The terrible purple lump has resolved itself into a Finished Thing!
Now that all those long, long rows are done, I actually find myself missing knitting the thing. The pattern called for worsted weight yarn, but I achieved gauge with fingering weight yarn and 6mm needles. Somehow I managed to make 420 yards of fingering stretch further than 420 yards of worsted was supposed to, because once I knit the last stockinette stripe, I still had a rather generous amount of yarn left. I did a beaded picot cast-off, and that didn’t use up the yarn either, so I took the opportunity to finish the neck and arm holes with a row of single crochet worked with a 3.5mm hook. It’s almost invisible, but will prevent stretching and deformation of the piece.
I still ended up with a ball of yarn with an inch and a half diameter. Baffling! I’d weigh it, to see exactly how many yards I have left, but I don’t feel like getting out the scales. Have some detail shots of the capelet instead.
Little beaded picots…and a stitch detail:
Now that my knitting is finished (for now…I have some requests for Christmas that will require me to pick up the needles again), it’s back to crochet and toymaking! I’ve been working steadily on the third prototype of an older toy I designed to get it ready to be a Real Actual Pattern, which I will show you at a later date, but I’m thinking it’s time to get some fresh blood in my project bag.
The last two toys I designed were fish, and as much as I do love fish, I’m looking for a more dramatic shaping challenge. Fish, precious things they are, tend to be variations on a few very similar body plans: flat and horizontal, flat but vertical, spherical, and tube-shaped. (Notable exceptions include the mola mola, cubicus or yellow boxfish, flying gurnards, and the slantbrow batfish. All those links include pictures. Go on, click them. I know you want to.)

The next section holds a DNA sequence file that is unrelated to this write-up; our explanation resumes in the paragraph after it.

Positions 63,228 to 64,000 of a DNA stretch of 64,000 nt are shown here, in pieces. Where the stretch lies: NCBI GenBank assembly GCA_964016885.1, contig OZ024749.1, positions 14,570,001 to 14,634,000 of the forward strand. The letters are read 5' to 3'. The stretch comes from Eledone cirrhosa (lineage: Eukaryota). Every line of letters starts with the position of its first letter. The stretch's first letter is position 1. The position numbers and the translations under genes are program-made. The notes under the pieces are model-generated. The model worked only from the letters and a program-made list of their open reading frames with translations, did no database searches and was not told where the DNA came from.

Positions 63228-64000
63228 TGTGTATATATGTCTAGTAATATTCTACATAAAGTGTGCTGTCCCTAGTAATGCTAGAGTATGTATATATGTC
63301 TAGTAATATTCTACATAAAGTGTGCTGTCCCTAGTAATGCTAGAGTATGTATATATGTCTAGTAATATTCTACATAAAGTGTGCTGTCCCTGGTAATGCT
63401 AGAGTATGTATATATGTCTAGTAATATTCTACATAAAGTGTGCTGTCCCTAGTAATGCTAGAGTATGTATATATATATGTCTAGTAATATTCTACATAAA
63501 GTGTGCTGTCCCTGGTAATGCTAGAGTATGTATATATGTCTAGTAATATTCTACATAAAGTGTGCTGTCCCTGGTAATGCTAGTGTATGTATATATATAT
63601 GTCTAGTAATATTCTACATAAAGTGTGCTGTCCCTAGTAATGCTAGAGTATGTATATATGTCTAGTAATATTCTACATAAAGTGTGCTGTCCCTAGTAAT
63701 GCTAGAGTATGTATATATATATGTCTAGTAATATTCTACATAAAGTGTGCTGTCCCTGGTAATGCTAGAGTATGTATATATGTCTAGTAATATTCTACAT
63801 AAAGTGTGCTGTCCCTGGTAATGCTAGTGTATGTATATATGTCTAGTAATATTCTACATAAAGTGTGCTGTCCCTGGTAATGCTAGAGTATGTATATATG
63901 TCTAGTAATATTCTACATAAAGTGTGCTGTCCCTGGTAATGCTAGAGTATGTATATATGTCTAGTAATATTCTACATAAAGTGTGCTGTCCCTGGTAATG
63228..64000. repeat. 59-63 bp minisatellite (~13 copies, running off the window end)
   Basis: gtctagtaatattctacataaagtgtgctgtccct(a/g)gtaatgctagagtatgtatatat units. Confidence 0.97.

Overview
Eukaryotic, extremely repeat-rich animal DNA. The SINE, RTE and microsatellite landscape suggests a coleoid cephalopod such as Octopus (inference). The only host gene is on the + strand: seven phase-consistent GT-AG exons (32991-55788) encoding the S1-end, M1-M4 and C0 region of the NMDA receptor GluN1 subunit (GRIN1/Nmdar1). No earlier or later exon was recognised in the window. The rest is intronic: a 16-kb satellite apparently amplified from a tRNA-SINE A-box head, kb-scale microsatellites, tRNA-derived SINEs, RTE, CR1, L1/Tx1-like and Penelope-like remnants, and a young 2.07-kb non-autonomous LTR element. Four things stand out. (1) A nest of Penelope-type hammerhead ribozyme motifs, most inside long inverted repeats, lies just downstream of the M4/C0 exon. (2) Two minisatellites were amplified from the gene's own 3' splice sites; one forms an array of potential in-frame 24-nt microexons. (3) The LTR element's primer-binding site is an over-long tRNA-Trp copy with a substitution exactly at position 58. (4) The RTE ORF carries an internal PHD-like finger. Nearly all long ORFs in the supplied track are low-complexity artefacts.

Still, regardless of the exceptions to the general shaping plans of fish, I wanted something a little more…sinuous. So I picked my next favorite group of creatures, Dinosauria, and designed a little Velociraptor character.
Velociraptor mongoliensis was, despite the depictions in Jurassic Park and related media, a small feathered fox-sized predator from Mongolia. Fossil specimens have been found in locations that would have been desert when Velociraptor lived, rather than jungle or forest. The presence of quill knobs on the arms is evidence of fully feathered wing structures, and research on dromaeosaurs (the family Velociraptor belongs to) and closely-related species like Tyrannosaurus suggests this kind of sitting position. The color is based off of this paleoart, suitable for a desert creature.
As for the actual crochet part, I’m debating whether to crochet “patches” of color that are sewn on afterwards, or doing colorwork directly on the body. For sure, I’m thinking about using a wire slicker brush to create the fluffy appearance and using short rows to shape it so that the head, neck, body, and tail can be done all of a piece. Surface crochet is a given, because I love it. The jury is still out on safety eyes or more detailed crochet eyes. I can’t wait to get started prototyping.